St. Patrick’s Day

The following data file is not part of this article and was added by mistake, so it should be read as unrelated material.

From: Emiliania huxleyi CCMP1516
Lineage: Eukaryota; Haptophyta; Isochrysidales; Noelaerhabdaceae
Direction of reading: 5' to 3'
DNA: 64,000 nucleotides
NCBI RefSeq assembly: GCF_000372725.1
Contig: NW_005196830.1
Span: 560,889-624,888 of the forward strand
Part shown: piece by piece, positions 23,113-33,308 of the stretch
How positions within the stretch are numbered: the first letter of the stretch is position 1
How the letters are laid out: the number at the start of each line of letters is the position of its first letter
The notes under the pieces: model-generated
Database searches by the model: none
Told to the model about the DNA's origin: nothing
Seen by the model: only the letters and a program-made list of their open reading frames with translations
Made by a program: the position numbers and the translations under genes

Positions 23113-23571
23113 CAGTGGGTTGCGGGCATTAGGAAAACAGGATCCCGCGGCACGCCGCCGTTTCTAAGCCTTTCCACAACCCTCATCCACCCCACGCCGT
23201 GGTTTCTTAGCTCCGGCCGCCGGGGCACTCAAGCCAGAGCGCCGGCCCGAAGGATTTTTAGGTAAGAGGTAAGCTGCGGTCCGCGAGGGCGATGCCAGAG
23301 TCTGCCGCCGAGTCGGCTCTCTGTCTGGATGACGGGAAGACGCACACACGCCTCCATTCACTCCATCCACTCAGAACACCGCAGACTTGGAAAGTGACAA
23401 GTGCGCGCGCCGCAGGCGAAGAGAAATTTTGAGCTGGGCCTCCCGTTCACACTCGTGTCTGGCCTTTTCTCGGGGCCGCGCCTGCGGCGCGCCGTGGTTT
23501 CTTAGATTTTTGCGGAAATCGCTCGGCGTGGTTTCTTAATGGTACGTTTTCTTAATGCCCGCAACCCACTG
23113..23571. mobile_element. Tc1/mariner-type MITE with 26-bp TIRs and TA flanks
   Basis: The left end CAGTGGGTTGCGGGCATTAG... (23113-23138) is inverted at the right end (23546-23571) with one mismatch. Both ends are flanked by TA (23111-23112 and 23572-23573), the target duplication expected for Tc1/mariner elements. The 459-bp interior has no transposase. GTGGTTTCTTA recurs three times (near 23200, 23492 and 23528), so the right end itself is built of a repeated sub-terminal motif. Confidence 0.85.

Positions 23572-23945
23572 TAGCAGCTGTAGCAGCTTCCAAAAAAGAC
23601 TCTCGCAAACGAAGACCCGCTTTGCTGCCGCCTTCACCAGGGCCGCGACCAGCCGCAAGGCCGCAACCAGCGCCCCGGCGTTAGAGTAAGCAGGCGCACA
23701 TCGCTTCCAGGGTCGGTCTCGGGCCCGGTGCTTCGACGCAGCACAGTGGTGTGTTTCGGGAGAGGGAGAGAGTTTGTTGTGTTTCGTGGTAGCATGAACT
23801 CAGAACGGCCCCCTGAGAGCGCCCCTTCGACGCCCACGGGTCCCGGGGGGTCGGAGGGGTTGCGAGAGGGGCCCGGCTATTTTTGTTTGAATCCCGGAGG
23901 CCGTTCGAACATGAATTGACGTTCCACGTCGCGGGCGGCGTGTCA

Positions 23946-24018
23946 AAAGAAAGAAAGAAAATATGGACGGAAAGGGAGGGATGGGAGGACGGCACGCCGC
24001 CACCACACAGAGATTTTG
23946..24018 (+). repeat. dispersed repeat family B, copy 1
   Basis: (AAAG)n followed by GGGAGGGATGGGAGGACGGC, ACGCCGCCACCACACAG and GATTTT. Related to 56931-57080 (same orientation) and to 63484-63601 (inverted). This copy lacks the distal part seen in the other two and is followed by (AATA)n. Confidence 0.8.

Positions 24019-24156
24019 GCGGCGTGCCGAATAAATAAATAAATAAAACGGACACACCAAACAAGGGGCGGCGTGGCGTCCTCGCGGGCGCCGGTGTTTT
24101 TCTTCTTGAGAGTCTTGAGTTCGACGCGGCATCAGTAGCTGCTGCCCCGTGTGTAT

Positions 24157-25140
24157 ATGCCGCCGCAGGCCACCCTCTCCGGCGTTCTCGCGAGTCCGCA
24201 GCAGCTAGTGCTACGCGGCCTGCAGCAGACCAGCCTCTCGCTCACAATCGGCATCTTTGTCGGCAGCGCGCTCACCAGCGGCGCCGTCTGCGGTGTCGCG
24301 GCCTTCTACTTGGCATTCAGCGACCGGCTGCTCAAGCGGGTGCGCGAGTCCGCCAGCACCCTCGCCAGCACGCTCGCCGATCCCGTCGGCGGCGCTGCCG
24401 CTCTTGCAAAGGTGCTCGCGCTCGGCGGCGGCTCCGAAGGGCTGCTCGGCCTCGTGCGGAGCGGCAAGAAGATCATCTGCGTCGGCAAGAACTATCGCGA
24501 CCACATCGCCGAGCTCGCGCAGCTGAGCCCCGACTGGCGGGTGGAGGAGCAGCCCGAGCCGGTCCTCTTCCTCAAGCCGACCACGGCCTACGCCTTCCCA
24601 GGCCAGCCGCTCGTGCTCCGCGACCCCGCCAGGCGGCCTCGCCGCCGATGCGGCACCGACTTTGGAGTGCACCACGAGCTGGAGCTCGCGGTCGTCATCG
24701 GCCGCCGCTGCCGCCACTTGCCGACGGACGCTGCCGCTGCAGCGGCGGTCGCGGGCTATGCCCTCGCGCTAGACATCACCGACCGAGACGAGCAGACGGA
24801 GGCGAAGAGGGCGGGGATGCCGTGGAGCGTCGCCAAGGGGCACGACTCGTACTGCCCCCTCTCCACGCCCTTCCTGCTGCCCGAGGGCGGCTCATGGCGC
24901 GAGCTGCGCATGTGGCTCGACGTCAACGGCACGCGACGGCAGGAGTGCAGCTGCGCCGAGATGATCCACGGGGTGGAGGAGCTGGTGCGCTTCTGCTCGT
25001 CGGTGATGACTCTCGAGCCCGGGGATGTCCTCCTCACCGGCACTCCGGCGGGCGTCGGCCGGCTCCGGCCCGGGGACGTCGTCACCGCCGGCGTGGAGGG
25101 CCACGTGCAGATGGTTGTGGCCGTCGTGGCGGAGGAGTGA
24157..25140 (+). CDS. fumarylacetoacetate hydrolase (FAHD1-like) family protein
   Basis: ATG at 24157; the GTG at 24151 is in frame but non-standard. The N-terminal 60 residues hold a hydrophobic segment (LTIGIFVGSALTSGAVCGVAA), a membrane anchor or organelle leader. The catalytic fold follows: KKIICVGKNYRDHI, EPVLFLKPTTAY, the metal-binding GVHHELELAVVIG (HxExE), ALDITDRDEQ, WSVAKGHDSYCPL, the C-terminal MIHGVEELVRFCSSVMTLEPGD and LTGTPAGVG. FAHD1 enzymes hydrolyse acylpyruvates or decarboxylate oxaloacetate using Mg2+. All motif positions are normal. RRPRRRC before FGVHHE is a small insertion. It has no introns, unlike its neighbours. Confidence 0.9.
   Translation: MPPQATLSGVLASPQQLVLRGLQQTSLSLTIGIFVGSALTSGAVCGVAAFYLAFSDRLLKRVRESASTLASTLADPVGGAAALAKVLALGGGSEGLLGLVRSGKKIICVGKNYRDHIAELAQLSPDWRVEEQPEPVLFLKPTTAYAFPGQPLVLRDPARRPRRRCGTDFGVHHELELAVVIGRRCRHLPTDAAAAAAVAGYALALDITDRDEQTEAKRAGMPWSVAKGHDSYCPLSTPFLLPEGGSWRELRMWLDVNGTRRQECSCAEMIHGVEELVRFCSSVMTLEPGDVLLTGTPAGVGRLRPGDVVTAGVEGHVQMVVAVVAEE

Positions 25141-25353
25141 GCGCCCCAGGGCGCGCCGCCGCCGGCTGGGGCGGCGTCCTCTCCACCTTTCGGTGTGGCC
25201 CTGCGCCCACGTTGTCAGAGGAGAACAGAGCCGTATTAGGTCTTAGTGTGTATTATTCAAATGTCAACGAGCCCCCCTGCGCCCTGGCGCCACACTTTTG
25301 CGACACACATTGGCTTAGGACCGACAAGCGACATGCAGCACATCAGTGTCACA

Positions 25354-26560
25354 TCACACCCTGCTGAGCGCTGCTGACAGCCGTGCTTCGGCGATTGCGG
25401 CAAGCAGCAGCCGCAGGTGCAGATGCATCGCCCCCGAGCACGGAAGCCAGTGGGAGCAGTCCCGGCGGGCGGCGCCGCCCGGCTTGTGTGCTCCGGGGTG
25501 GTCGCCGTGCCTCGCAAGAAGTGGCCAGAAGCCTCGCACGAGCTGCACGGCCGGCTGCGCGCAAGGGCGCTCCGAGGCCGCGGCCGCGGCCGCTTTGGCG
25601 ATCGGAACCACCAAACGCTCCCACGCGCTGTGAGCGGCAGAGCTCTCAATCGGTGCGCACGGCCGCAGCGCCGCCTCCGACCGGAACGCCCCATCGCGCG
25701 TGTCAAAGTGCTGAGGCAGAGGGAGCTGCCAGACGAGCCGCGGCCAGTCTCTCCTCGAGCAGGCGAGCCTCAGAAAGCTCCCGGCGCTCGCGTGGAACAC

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Did you know that St. Patrick’s Day is more than just wearing green, drinking beer and eating Irish food? In fact, all of those traditions are American spin-offs from an origin much different. Incidentally, wearing green is actually considered unlucky in Ireland. “I think that St. Patrick was a saint who became very bored with his normal church service so he invented in his head a world of leprechauns and four-leaf clovers to keep himself entertained,” shared sophomore Melissa Peebles. “I heard the story once,” said junior Aaron Denlinger while floundering for a response. “I know he was a missionary in Ireland ... and … umm … (laugh) I dunno … I don’t remember very much. Sorry (shaking of head).” Sophomore international student Nara Lee knows it’s important to wear the right clothes on the March 17 holiday: “It’s about wearing green shirts and people pinch you if you don’t have green on … I’ve learned from the pain,” shared Lee. Although most people recognize the holiday by its trademark green wardrobe not many actually know that much about the history of St. Patrick’s Day. According to About.com, our friend Aaron wasn’t too far off in his recollection: it all started as a religious holiday commemorating the Catholic saint who brought Christianity to Ireland in the fifth century. St. Patrick was born to a wealthy Christian family in Britian. However, while he was still young, he was kidnapped and taken for labor in Ireland from where he eventually fled. Divine inspiration led to his flight, and after wandering the desert, Patrick arrived in Britain. From there he ascended in the church and was chosen to convert the Irish. Why the shamrock? Supposedly, when Patrick tried to explain the concept of the Trinity to some Irish folk, they didn’t understand how God could be both one and three at the same time. For a visual aid, Patrick plucked a shamrock and identified its three identical yet distinct pieces that exist together in one clover. After his illustration, the message clicked and the shamrock became a national symbol and the rest is history! How did this holiday jump to the U.S.? It was in New York City that Irish soldiers serving in the English military were recognized in the holiday’s first parade held on March 17, 1762. This day celebrates the anniversary of Patrick’s death in the fifth century. Over the next several years, Irish patriotism among immigrants skyrocketed. In 1995, the United States Congress declared March to be Irish-American Heritage Month and in 2007 about 36.5 million U.S. residents claimed Irish ancestry. There’s more to St. Patrick’s roots, but this is the gist to satiate the small appetite of a quasi-committed history buff. Happy St. Patrick’s Day and don’t forget to wear green! www.americangreetings.com www.history.com
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